To be clear, I won’t knock the Cats if the answer to that question is a resounding “yes.” It’s a monumental feat that Nick Mingione just pulled off. If the experience in Omaha lasts 2-3 games, that won’t change. UK is trying to become the second team in the 21st century to win it all in the program’s first trip to the College World Series (2016 Coastal Carolina). It’s an uphill climb that the Cats are facing from a historical perspective (FanDuel has UK at No. 3 in the odds to win it all). But if Kentucky plays like the well-balanced, veteran-savvy squad that it’s been all year, maybe just “being happy to be in Omaha” is the right mindset to make a deep run.

7. Is NC State about to get its revenge on the SEC for 2021?

I’ve been wondering that the whole NCAA Tournament about this. The COVID-related cancelation of 2021 stopped what many felt was a national championship team. Maybe Mississippi State was indeed a team of destiny and that squad was always going to win its first team sports national championship ever. Whatever the case, NC State has been a thorn in the SEC’s side so far in the NCAA Tournament. NC State forced South Carolina into an elimination game in the Regional and it went into Athens and slugged its way into a Super Regional title. How fitting it is that NC State is surrounded by 3 SEC teams on its side of the bracket. There’s a world in which NC State coach Elliott Avent ends his illustrious career with a national championship run that sends a handful more of SEC teams packing.

8. What will Zander Sechrist’s usage look like?

My guess is that Sechrist will get the ball in Game 2, win or lose. That would put him on normal rest. As we saw with the gem he delivered to close out Evansville, Vitello has faith in the veteran southpaw to stop the bleeding. Maybe the question with Sechrist is what his usage could look like after Game 2. If the Vols continue to get quality starting pitching, that’s not much of an issue. But could he start on 4 days rest if the Vols are in a semifinal matchup? Would Vitello want to use him out of the bullpen if Tennessee is facing elimination a couple of days removed from a start? Those are the buttons that Vitello needs to push right if the Vols want to make this their first national title.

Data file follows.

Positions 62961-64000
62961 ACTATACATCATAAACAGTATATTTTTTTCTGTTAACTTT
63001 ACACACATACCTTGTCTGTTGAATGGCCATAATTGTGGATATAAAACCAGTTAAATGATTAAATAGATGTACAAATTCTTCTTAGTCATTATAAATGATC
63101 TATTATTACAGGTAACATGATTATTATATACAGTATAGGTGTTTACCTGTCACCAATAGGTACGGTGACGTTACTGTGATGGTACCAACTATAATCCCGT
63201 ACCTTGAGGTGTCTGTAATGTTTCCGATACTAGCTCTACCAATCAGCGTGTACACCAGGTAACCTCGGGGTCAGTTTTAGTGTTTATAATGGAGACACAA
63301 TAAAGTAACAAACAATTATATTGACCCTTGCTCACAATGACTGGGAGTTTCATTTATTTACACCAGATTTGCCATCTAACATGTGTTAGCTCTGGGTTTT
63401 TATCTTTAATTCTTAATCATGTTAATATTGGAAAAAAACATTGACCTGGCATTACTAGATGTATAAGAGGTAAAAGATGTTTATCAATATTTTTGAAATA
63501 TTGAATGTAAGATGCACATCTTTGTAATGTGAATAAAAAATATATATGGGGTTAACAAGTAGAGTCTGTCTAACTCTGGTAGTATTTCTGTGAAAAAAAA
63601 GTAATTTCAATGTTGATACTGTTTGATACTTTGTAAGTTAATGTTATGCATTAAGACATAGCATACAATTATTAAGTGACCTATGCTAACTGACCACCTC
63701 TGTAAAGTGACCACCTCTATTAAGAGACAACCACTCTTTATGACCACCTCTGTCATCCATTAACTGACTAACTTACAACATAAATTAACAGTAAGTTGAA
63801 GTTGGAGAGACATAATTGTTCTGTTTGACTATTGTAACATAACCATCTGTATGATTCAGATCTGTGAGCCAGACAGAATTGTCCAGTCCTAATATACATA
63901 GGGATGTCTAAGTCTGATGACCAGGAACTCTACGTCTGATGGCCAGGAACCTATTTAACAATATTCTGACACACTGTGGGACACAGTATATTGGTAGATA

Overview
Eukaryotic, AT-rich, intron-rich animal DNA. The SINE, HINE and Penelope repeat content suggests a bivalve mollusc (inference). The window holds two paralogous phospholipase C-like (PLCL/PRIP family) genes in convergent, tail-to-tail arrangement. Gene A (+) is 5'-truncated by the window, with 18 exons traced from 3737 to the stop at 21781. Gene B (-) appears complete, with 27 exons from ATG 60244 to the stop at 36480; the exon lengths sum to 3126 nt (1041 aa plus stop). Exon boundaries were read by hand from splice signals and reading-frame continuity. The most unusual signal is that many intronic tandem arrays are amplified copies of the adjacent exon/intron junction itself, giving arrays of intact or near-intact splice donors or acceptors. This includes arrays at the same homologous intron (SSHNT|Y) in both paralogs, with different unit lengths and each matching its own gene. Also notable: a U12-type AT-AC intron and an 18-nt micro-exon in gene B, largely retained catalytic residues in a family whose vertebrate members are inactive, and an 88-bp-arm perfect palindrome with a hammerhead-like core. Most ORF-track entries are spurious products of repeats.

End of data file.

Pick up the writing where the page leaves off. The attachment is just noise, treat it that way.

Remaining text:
9. Is Florida going to complete the 2022 Ole Miss arc?

A sub-.500 record in SEC play didn’t stop Ole Miss from winning it all a couple of years ago. Tim Elko and Co. were an entirely different squad once May rolled around. Florida has been an entirely different squad since that regular-season finale series against Georgia rolled around. Three times, the Gators had to go into hostile territory and beat elite teams (Georgia, Oklahoma State and Clemson) in multiple games in order to keep their season alive. That’s incredibly difficult. Kevin O’Sullivan’s squad didn’t take a straight-line path back to Omaha, but it’s wild to think that the national runners-up boast the most popular player in the sport, yet they’re the long shot to win it all. Perhaps that’s exactly the way they like it.

10. Is the SEC’s annual flex about to become even more impressive?

In each of the last 4 College World Series, a different SEC team won it all. Go figure that the 4 SEC teams who made the field this year are entirely different than those 4 champs from 2019-23. That speaks to the depth of the league. Putting 11 teams into the NCAA Tournament was proof of that, as was the conference matching its record for most teams in Omaha. If the SEC were to close this out with yet another national title — and continue the streak of non-SEC teams coming up short dating back to 2018 Oregon State — then the “SEC bias” crowd would be quieter than ever.